With ICBC deep in red ink, the provincial government is changing the rules about how much cash the beleaguered public insurer needs to keep on hand.
The move, which Attorney General David Eby calls temporary, could leave taxpayers on the hook in the event of a major disaster.
LISTEN: Will taxpayers have to bail out ICBC?
“It is a crisis situation, I’m trying to communicate that to people as best as possible,” said Eby.
Under current regulations ICBC is required, at minimum, to have enough money in the bank to cover 100 per cent outstanding claims. Failure to meet that threshold limits what the insurer can do, including going to the B.C. Utilities Commission (BCUC) for a rate hearing.
WATCH: B.C. to cap ICBC pain and suffering payouts
Under the changed rules, Eby said the province would act to backstop ICBC if it was suddenly flooded with claims — say, in the event of an earthquake or flood.
The NDP is laying blame for the move on the previous B.C. Liberal government, which it accuses of pulling upwards of $1.6 billion from ICBC’s capital reserves to keep insurance rates low and to balance the provincial budget.
Eby said the lowered reserve threshold will stay in place while the province implements a suite of measures aimed at putting the insurer back on solid footing. Those include a $5,000 cap on minor injury claims and proposed changes to insurance rates targeting bad drivers.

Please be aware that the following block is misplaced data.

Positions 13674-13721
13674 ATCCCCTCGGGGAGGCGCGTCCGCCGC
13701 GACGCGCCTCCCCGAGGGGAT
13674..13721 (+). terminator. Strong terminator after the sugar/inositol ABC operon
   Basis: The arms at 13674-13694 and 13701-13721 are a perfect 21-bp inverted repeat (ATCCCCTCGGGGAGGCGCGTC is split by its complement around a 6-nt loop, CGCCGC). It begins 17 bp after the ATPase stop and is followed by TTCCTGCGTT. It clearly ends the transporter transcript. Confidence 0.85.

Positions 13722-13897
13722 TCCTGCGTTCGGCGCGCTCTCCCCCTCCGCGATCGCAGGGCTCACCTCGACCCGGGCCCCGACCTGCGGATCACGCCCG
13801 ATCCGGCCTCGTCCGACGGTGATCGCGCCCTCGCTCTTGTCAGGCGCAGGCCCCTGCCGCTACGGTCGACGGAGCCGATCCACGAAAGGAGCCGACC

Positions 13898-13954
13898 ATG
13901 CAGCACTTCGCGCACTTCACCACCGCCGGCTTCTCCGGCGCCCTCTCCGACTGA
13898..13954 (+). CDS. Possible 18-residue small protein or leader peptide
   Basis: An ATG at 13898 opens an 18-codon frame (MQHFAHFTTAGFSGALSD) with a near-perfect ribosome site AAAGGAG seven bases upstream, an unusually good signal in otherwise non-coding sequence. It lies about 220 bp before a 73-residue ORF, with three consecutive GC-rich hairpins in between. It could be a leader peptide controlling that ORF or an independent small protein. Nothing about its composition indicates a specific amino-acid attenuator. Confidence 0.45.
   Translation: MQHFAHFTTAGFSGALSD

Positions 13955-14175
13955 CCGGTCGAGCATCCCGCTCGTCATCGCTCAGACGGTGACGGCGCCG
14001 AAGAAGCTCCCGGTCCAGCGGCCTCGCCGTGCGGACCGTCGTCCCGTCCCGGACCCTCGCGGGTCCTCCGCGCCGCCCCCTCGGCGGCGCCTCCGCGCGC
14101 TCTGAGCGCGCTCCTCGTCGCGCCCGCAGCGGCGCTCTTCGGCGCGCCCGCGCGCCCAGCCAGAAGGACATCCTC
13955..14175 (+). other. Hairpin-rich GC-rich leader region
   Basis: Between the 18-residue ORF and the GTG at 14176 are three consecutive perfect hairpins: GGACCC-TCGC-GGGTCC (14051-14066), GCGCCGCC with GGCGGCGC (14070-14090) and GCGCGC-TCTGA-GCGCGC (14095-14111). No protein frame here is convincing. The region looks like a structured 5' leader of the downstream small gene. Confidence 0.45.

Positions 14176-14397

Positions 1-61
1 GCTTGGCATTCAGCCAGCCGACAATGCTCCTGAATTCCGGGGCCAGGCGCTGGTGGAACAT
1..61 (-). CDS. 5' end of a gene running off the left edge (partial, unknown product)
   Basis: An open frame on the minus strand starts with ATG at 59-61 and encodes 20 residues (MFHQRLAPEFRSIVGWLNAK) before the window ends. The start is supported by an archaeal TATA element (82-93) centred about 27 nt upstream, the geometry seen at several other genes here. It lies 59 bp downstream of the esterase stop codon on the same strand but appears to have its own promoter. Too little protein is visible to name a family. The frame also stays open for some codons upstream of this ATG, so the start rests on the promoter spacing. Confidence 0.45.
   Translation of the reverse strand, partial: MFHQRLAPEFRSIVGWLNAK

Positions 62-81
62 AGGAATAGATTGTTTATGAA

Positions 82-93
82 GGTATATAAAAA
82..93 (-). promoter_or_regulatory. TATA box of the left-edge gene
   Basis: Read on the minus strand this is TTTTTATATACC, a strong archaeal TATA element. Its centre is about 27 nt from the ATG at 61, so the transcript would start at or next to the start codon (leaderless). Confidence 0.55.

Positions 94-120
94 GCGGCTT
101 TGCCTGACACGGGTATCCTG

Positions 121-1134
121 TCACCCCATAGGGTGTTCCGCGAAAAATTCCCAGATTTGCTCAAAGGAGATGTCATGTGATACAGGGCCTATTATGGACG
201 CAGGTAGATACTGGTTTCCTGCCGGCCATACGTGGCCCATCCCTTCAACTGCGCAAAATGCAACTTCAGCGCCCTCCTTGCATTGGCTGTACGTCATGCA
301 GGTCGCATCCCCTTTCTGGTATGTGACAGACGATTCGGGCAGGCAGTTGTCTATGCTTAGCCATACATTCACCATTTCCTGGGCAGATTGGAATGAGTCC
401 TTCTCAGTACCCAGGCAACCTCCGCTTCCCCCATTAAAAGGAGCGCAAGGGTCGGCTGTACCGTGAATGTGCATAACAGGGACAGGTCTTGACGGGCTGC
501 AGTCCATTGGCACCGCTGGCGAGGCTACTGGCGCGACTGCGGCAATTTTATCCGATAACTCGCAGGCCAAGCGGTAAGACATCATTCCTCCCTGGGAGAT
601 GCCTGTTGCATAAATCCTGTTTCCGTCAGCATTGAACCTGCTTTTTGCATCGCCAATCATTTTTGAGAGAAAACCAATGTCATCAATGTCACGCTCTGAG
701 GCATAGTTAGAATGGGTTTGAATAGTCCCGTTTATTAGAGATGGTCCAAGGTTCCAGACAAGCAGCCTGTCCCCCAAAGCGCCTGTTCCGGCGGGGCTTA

Even so, the province forecasts it will be at least three years before ICBC is back in the black.
WATCH: ICBC faces huge losses
Retired senior civil servant and ICBC expert Richard McCandless said the move could be good news for drivers, as the BCUC won’t be forced to demand rate hikes to meet the reserve minimum.
“Instead of jacking the rates to preserve the capital, they are depleting the capital and having lower rate increases,” said McCandless.
“The commission would be forced to set much higher rates, this delivers the commission of that obligation to ensure a healthy capital reserve.”
LISTEN: B.C. suspends ICBC’s capital reserve minimum
Nonetheless, the province’s move to step in and act as final guarantor of ICBC claims has raised the spectre of a possible bailout of the insurer.
Eby said a massive payout of public dollars would only occur in an extreme case, and took pains to stress that ICBC remains solvent.
“Already ICBC’s finances have had a major impact on taxpayers. A $1.3-billion impact this year, a $1-billion impact last year,” he said.
“This is already impacting taxpayers, which is why this is so urgent.”
-With files from Emily Lazatin